- Give anti-inflammatory medications and medications that improve circulation to the foot

- Corrective shoeing
- Proper shoeing

- Good nutrition - avoid too much grain or concentrated carbohydrate

- Provide good footing
Navicular Syndrome Inflammation and degeneration of the navicular bone and surrounding tissues. This disease begins with inflammation and gradually results in deterioration of the bony tissue of the navicular bone. - Genetics and poor conformation

- Improper nutrition

- Continual impact of the toe on hard surfaces
- Intermittent lameness that tends to get worse over time

- Toe will become worn as it hits the ground before the heel

- Usually affects front feet
- Consult your veterinarian

- Proper trimming and shoeing

- Medications to increase circulation and decrease pain

- Surgery may be necessary
- Proper breeding

- Proper shoeing

- Adequate exercise, avoiding athletic stress
Sand Cracks Vertical cracks in the hoof wall that start at the ground surface - Improper shoeing

- Excessively dry environment

- Poor nutrition

- Training on hard surfaces
- Crack usually visible. May not cause lameness if remains superficial. - Consult your veterinarian

- Corrective shoeing

- Restrict activity

- If deep, hoof repair and pain medication

- Ensure tetanus vaccination is up to date
- Proper shoeing

- Good nutrition

- Hoof moisturizer and protectant
Seedy Toe Separation of the hoof wall at the white line. Is sometimes used as a synonym for "white line disease" Often a consequence of laminitis Crumbly soft material at the junction of the hoof wall and sole (the white line) - Consult your veterinarian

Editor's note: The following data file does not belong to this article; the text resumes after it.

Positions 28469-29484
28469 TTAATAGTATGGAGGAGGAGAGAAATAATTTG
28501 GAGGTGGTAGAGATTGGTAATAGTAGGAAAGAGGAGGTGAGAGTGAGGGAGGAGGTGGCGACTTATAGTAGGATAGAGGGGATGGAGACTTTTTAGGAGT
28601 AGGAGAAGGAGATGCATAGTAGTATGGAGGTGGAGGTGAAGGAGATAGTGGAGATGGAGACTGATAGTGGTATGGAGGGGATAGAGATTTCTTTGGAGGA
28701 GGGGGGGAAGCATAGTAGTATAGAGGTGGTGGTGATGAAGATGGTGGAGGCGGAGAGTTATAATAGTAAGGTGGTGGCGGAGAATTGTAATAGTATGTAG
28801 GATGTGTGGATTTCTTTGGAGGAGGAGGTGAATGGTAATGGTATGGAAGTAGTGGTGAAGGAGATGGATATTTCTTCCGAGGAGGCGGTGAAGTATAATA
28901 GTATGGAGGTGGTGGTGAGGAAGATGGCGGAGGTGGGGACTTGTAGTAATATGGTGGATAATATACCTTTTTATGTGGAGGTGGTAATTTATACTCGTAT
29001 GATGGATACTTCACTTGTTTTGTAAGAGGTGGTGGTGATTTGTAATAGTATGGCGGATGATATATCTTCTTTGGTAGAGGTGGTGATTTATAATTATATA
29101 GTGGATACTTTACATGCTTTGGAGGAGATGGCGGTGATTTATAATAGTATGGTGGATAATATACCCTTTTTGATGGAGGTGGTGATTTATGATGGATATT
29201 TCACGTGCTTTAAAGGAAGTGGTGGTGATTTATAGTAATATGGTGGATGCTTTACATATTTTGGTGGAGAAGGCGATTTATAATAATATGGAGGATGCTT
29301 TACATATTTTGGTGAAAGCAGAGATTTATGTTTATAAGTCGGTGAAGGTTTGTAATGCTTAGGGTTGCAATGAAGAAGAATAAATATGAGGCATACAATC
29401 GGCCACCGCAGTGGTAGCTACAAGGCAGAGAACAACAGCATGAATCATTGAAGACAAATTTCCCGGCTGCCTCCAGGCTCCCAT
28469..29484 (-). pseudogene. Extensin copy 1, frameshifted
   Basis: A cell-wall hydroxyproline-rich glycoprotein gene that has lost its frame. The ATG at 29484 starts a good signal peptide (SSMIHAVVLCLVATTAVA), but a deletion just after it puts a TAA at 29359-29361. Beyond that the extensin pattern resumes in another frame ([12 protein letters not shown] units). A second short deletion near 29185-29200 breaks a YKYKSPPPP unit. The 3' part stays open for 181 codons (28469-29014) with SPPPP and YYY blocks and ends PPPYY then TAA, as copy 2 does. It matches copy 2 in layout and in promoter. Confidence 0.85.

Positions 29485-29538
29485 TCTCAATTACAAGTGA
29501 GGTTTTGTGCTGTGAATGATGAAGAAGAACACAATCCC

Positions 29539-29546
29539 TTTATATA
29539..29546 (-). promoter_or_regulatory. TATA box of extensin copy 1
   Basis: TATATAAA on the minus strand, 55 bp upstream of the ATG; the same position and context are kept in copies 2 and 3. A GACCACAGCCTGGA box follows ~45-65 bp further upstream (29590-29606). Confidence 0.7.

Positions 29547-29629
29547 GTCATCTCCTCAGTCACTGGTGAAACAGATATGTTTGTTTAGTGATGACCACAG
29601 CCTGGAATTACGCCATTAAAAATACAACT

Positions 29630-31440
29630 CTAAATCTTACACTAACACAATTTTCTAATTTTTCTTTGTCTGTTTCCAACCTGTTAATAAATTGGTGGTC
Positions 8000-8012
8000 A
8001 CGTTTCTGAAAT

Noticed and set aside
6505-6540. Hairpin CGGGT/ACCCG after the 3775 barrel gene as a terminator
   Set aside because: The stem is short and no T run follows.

- Hoof trimming and corrective shoeing

- Ensure tetanus vaccination is up to date
- Prevent conditions that could lead to laminitis
Thrush Bacterial infection of the frog Frog consistently packed with manure, mud, or moist bedding Foul-smelling, black, clay-like material in the area surrounding the frog - Consult your veterinarian

- Clean hooves

- Improve sanitation and keep horse's feet dry

- Use a drying agent if necessary

- Ensure tetanus vaccination is up to date
- Clean hooves regularly

- Provide dry environment

- Use a thrush topical
White Line Disease A breakdown of the protein in the inner hoof wall by bacteria and fungi - Bacterial or fungal infection often associated with hoof injuries that allow entrance of the microorganisms

- More common in humid conditions

- Improper trimming
- Starts with powdery, chalky area located along the junction of the hoof wall and sole (the white line); then causes a separation of the wall and sole

- Soreness

- Abnormal growth of hoof wall
- Consult your veterinarian

- Hoof trimming to remove affected wall

- Corrective shoeing

- Medications to kill fungus and bacteria

- Keep hoof clean and dry

- Ensure tetanus vaccination is up to date
- Proper trimming

- Prompt treatment of any other hoof condition

- Proper nutrition

- Good sanitation
Disease Definition Causes Signs Treatment Prevention